Monday, May 20, 2013

Preah Khan

After some R&R at the hotel, Sopheap picked us up and we drove to Preah Khan. Preah Khan was located just North of Angkor Thom and was yet another temple built in the 12th century for King Jayavarman VII. 
The ruins of the site have provided evidence that Preah Khan functioned as a city, temple and Buddhist university. It was a significant community with almost 100,000 officials and servants and appeared to be quite wealthy. There is a moat surrounding the compound and each causeway features devas and asuras carrying a naga (similar to what we saw at Angkor Thom). Historians believe that this is an indication that Preah Khan was more significant to the King than Ta Prohm and the other temples that did not have this feature. 
Devas on the left side of the causeway.
A close-up of the head of the naga.
And the asuras side of the causeway. Sopheap said that most of the missing deva and asuras heads had been taken by looters. 
I caught Christopher taking a selfie.
The statue below was similar (with the four faces) to those we saw at The Bayon the day before. 
The outer wall of the compound featured several large garudas (a mythical bird or bird-like creature in Hindu and Buddhist mythology). Each garuda held the tail of a naga in its left hand and placed its right foot on the serpent's head. 

Under King Jayavarman VII, all of the temples that were built in his honor were Buddhist and featured Buddhist narrative artwork. After his death, all of the Buddhist images in his temples were destroyed in an anti-Buddhist movement by followers of the new Hindu King, Jayavarman VIII. There were several areas around the compound where we could see the niches that formerly contained Buddhist images.
In the photo below, each "scallop" on top of the wall held a Buddha image which had been removed after King Jayavarman VII died. Sopheap said, at this temple alone, there were over 1,600 Buddha images that were destroyed.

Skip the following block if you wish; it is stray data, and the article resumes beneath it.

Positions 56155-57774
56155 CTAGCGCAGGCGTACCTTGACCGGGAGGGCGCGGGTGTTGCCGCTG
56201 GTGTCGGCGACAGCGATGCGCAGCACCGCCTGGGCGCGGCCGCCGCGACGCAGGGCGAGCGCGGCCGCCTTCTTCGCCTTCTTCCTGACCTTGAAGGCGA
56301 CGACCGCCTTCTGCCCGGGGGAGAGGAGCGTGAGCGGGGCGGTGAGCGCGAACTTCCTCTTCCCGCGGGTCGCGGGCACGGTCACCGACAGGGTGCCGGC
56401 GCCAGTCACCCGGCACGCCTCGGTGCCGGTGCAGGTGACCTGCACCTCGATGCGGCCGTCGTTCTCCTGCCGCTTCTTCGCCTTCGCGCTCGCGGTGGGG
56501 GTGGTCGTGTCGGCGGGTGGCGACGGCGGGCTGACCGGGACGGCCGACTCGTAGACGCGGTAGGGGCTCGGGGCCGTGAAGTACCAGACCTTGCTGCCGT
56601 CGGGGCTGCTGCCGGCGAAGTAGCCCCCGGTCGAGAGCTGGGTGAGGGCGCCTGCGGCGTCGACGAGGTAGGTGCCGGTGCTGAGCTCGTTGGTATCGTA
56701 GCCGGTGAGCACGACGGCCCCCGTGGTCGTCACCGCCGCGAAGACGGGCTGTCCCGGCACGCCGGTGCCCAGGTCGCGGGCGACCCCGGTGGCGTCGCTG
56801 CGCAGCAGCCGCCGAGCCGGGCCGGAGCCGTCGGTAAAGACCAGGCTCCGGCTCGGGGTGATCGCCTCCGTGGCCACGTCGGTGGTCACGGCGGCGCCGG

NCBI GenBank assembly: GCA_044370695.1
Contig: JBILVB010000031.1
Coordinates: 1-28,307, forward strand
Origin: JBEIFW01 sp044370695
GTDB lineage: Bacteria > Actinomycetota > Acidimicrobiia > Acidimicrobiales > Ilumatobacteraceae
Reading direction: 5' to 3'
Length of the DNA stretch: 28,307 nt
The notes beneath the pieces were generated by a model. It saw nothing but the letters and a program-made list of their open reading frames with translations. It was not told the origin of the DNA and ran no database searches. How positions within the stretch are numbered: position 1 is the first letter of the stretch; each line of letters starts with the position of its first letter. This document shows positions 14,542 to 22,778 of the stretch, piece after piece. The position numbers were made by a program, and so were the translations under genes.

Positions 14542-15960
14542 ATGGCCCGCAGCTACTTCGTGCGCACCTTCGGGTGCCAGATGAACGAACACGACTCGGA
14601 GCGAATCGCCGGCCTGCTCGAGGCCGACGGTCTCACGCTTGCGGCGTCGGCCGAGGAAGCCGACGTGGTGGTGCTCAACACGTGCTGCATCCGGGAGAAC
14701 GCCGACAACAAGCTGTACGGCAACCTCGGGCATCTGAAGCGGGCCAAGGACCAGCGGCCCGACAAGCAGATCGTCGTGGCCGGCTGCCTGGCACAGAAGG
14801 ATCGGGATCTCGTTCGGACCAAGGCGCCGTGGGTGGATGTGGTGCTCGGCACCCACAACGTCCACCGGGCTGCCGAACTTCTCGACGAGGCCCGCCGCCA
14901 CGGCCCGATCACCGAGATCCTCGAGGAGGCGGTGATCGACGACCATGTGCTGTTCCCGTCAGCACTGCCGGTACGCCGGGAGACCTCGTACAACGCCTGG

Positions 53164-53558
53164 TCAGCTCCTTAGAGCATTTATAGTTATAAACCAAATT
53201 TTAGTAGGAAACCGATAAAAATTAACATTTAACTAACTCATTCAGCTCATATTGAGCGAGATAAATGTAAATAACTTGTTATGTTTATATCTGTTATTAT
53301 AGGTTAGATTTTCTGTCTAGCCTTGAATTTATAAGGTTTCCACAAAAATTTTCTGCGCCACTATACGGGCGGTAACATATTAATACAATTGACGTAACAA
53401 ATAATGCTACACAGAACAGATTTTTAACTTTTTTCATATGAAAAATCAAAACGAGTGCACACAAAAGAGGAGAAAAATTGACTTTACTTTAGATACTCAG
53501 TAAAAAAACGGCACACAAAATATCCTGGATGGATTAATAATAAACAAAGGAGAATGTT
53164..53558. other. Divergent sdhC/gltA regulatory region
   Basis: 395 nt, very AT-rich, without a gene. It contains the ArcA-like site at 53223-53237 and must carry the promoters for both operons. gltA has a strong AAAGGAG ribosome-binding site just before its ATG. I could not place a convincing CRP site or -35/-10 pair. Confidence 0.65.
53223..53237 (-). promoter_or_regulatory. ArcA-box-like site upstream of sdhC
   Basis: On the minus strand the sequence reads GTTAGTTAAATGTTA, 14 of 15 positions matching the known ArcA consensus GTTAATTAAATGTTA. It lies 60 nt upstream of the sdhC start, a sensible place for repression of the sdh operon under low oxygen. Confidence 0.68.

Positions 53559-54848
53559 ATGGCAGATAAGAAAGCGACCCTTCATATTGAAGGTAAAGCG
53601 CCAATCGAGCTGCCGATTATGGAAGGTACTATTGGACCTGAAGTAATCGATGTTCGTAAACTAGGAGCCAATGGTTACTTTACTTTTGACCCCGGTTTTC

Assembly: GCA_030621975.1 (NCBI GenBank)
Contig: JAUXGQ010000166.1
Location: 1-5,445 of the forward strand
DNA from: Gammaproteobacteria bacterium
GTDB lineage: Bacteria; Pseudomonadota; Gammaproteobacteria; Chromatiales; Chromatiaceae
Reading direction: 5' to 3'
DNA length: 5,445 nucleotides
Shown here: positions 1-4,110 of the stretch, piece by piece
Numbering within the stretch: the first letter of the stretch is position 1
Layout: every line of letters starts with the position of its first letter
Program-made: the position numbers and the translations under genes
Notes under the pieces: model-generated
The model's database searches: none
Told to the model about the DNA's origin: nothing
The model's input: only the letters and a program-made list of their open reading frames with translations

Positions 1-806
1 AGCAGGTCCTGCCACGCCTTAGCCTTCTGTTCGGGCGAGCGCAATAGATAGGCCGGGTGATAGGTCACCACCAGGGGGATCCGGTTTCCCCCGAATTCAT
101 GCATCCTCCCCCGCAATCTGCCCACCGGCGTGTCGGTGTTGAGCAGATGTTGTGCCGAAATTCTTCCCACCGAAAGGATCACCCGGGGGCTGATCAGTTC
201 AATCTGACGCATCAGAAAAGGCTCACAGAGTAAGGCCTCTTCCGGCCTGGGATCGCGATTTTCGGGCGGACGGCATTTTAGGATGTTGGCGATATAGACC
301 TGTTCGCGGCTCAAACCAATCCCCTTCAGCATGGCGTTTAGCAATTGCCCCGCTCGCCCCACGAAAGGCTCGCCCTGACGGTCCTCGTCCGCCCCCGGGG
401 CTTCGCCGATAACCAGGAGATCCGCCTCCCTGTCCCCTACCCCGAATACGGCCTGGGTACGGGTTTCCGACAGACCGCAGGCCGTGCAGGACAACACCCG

In some areas (photo below), the Buddhist images were replaced with Hindu images.
Inside the compound.
A lot of these sites were looted and vandalized during the conflict with the Khmer Rouge. Sopheap told us that some of the free-standing statues at Preah Khan have been removed for safe-keeping.  In fact, he said that a statue from this site, similar to the ones in the photos below, was offered at a Sotheby's auction. I don't know if that is true or not - I can't imagine how a statue of this considerable size and weight could be smuggled out of the compound and the area without calling a lot of attention to the effort. 

A pair of nagas over a small moat inside the compound.

Similar to Ta Prohm, Preah Khan has been left largely un-restored, with numerous trees and other vegetation growing among the ruins. 
The tree in the photo below died but its roots were left embedded in the temple.
There were actually three temples on our itinerary for the afternoon but it was hot and the kids (and maybe Kevin and I, too) were getting a little bored with visiting the temples so we shortened the itinerary and finished our tour here. We wanted to do a little shopping at the night markets and walk around Siem Reap before dinner so we asked Sopheap to take us back to the hotel.  

Have a great Monday! 

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